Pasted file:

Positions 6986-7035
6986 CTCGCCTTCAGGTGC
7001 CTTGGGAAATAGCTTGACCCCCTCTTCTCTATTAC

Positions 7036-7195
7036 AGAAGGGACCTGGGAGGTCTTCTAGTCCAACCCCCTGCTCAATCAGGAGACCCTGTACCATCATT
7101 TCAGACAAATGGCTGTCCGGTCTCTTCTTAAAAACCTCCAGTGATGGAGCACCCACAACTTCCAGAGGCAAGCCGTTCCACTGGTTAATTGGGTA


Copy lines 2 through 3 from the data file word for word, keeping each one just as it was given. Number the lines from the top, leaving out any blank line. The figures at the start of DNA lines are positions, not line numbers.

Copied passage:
6986 CTCGCCTTCAGGTGC
7001 CTTGGGAAATAGCTTGACCCCCTCTTCTCTATTAC